While our state legislators continually craft laws and guidelines to ensure the safety of every Coloradan, all good things must come to an end, at some point. What do we mean by this? Simply put, Colorado law does provide ample protection but there are rules that must be followed in order to collect. If you’ve received a work-related injury or illness you cannot wait around to make your report or file your claim. In order to keep the system running smoothly, Colorado legislators have provided us with a few basic requirements in regard to timing, and they are as follows:

Coloradans Have:

Four (4) days to give a written notice of the work-related injury to their employer in order to receive the maximum benefits

Two (2) years, or Three (3) years with a legitimate and reasonable excuse, to file a claim if their employer fails to do so

IMPORTANT NOTE: The Colorado workers’ compensation statute of limitation and reporting times are not optional. They must be adhered to. If you have any questions, contact your Denver, CO workers’ compensation attorney right away. In regard to Colorado workers’ compensation, timely filing is critical. Don’t make a mistake that could cost you your financial future.

Steps To Take Once You’ve Been Injured On The Job In Denver, CO

If you’ve been injured on the job, do not wait to report the injury to your employer. Under Colorado law, you are required to report the injury in writing within four working days of sustaining the injury; failing to do so could create problems for your workers’ compensation claim and may impede your ability to obtain compensation for your injury. For each day’s delay, you could lose one day’s worth of compensation.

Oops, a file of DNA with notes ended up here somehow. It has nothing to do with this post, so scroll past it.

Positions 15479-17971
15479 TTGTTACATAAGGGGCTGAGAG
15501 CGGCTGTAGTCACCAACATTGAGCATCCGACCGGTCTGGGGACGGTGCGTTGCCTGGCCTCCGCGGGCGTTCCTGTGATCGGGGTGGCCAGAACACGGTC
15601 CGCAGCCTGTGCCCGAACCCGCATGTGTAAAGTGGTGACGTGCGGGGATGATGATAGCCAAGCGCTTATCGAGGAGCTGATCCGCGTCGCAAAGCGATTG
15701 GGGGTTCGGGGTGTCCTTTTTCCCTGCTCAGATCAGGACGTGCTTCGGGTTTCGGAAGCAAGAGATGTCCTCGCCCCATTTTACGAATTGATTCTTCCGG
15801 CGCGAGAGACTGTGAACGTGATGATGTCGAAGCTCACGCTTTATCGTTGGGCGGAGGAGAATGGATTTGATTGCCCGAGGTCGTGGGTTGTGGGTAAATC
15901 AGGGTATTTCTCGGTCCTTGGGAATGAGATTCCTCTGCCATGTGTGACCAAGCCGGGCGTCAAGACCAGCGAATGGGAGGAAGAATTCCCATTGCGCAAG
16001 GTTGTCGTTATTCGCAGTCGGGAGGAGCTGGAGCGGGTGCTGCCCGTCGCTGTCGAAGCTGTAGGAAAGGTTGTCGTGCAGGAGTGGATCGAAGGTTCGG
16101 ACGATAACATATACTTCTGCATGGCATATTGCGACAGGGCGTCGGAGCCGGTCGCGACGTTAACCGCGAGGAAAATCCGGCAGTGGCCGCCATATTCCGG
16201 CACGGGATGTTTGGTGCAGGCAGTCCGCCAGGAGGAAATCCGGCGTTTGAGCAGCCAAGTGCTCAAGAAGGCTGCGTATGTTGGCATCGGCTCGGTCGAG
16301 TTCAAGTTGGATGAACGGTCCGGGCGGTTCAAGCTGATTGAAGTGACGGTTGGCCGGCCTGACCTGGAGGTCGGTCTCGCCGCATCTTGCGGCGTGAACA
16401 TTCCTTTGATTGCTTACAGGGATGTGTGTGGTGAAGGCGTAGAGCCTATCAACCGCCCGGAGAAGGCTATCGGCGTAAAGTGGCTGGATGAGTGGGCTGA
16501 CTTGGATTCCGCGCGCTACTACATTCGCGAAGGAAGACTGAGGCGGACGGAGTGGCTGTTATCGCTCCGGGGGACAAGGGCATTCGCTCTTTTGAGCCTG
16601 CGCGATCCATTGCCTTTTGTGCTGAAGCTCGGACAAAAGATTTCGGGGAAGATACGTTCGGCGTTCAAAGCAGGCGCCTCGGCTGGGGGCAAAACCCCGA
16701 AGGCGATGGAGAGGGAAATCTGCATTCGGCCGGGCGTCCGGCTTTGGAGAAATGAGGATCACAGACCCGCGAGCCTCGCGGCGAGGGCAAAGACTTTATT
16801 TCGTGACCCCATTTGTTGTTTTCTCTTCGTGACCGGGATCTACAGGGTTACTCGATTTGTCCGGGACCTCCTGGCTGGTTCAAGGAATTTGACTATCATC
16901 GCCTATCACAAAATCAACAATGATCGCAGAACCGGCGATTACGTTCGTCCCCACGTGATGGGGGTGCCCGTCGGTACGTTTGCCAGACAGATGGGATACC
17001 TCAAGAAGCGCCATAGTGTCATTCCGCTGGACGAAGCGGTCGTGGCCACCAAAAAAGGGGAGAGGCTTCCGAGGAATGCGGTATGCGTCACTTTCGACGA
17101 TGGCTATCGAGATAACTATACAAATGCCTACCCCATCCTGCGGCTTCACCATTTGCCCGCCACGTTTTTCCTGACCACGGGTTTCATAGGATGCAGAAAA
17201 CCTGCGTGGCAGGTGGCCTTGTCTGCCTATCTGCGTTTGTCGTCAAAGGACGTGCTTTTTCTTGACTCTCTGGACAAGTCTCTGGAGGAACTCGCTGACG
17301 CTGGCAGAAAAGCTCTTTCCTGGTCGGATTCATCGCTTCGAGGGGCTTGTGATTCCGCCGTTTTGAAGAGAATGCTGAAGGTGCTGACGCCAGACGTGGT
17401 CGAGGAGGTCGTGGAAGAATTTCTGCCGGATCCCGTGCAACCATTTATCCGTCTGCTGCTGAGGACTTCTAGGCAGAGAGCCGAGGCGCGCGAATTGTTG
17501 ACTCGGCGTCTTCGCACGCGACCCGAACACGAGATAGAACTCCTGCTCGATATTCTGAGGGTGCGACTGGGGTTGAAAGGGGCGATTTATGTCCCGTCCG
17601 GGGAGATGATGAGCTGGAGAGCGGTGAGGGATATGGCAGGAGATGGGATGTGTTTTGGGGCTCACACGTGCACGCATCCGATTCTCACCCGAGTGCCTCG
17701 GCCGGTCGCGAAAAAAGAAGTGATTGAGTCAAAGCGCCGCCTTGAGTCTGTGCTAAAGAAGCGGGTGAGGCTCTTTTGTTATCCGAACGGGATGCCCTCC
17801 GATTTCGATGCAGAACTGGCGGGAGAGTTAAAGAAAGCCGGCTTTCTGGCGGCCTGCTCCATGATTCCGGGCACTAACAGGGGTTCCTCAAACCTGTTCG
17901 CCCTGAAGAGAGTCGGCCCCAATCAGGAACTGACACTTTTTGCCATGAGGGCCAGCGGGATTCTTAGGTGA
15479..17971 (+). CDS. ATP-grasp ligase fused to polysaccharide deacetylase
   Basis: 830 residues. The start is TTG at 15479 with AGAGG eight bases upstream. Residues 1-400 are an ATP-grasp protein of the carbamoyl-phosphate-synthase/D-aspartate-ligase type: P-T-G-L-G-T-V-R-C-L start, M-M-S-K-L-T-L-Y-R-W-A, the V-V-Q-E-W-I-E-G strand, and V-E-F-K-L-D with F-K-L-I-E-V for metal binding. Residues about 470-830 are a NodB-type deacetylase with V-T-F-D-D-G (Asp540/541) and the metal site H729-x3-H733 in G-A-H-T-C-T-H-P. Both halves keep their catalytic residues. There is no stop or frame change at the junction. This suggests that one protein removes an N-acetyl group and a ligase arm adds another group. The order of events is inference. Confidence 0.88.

After reporting the injury to your employer, you should seek medical care. Your employer will likely provide you with a list of medical providers from which you may seek care under workers’ compensation insurance. The doctor you choose to see will be considered the authorized treating physician for the injury directly related to the workers’ compensation claim. If your employer does not provide you with a list of medical providers from which to choose, then you may have the liberty of choosing your own doctor. However, such a decision should be made with extreme care, as receiving medical services from a doctor who is not covered by your employer’s workers’ compensation insurance could leave you having to foot the medical bills. When in doubt, seek the advice of a workers’ compensation attorney in Denver or Breckenridge, CO.

Within 10 days of your injury, an Employer’s First Report of Injury should be filed by your employer with their insurer, thereby initiating the workers’ compensation claim. If your employer fails to file the report of injury with their insurer or is uninsured, then you should contact the Division of Workers’ Compensation at 303-318-8700. They will provide you with the proper forms and an address to mail them upon completion. For guidance in this process, contact a Denver workers’ compensation attorney.

What To Expect After Filing A Workers’ Compensation Claim In Denver, CO

Once you file a workers’ compensation claim, your employer’s insurer will review all of the pertinent information, including the report of injury form submitted by your employer and any statements you’ve made. Based on this evaluation, the insurer will either accept or deny your claim. In Colorado, insurers must adhere to certain time requirements when responding to workers’ compensation claims. For example, if as a result of your injury you have missed more than three days’ worth of work or more than three shifts, then the insurer must inform you of the status of your claim (i.e. accepted or denied) within 20 days of receiving the injury report from your employer.